Genotype–phenotype mapping and the end of the ‘genes as blueprint’ metaphor

Download Edit this record How to cite View on PhilPapers
Abstract
In a now classic paper published in 1991, Alberch introduced the concept of genotype–phenotype (G!P) mapping to provide a framework for a more sophisticated discussion of the integration between genetics and developmental biology that was then available. The advent of evo-devo first and of the genomic era later would seem to have superseded talk of transitions in phenotypic space and the like, central to Alberch’s approach. On the contrary, this paper shows that recent empirical and theoretical advances have only sharpened the need for a different conceptual treat- ment of how phenotypes are produced. Old-fashioned metaphors like genetic blueprint and genetic programme are not only woefully inadequate but positively misleading about the nature of G!P, and are being replaced by an algorithmic approach emerging from the study of a variety of actual G!P maps. These include RNA folding, protein function and the study of evolvable soft- ware. Some generalities are emerging from these disparate fields of analysis, and I suggest that the concept of ‘developmental encoding’ (as opposed to the classical one of genetic encoding) provides a promising computational–theoretical underpinning to coherently integrate ideas on evolvability, modularity and robustness and foster a fruitful framing of the G!P mapping problem.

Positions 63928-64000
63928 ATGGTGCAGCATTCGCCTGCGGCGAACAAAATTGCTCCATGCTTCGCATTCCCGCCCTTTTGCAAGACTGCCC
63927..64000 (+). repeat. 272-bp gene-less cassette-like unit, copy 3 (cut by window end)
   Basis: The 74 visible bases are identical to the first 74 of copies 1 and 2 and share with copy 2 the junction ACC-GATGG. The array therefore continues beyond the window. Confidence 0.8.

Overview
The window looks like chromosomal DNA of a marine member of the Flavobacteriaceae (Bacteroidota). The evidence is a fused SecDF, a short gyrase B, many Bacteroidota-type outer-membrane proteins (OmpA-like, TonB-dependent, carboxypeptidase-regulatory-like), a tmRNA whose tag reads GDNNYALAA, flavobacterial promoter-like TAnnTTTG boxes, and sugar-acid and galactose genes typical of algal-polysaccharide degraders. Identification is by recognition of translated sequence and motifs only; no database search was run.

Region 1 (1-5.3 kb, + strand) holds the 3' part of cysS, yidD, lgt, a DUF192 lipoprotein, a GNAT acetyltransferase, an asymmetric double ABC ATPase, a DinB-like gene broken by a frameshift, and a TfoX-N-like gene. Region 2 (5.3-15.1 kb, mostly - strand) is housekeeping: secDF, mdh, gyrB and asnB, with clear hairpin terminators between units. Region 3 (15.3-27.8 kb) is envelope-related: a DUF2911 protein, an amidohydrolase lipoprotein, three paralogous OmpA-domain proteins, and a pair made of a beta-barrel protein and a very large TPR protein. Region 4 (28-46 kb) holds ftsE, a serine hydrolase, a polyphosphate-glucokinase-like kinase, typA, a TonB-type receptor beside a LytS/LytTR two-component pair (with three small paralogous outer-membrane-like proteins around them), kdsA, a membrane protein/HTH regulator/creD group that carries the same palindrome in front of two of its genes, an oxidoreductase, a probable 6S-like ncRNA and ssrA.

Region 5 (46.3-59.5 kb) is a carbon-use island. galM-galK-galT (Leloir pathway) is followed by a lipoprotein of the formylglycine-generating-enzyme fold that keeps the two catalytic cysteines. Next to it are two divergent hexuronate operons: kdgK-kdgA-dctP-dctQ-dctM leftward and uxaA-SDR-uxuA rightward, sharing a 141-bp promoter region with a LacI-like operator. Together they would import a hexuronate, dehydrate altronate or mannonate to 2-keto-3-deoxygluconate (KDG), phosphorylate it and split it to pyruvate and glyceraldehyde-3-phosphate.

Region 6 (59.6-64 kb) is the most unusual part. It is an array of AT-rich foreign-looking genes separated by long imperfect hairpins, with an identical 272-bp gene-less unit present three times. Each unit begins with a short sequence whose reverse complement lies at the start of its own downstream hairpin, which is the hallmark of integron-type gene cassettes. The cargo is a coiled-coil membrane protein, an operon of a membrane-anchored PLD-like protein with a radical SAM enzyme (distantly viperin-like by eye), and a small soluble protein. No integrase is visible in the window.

PhilPapers/Archive ID
PIGGMA
Revision history
Archival date: 2015-11-21
View upload history
References found in this work BETA

No references found.

Add more references

Citations of this work BETA
What Are We to Make of the Concept of Race? Thoughts of a Philosopher–Scientist.Massimo Pigliucci - 2013 - Studies in History and Philosophy of Biological and Biomedical Sciences 44 (3):272-277.
More on How and Why: Cause and Effect in Biology Revisited.Laland, Kevin N.; Odling-Smee, John; Hoppitt, William & Uller, Tobias
Explanatory Integration Challenges in Evolutionary Systems Biology.Green, Sara; Fagan, Melinda & Jaeger, Johannes

View all 14 citations / Add more citations

Added to PP index
2011-03-21

Total views
476 ( #6,893 of 44,235 )

Recent downloads (6 months)
25 ( #26,285 of 44,235 )

How can I increase my downloads?

Downloads since first upload
This graph includes both downloads from PhilArchive and clicks to external links.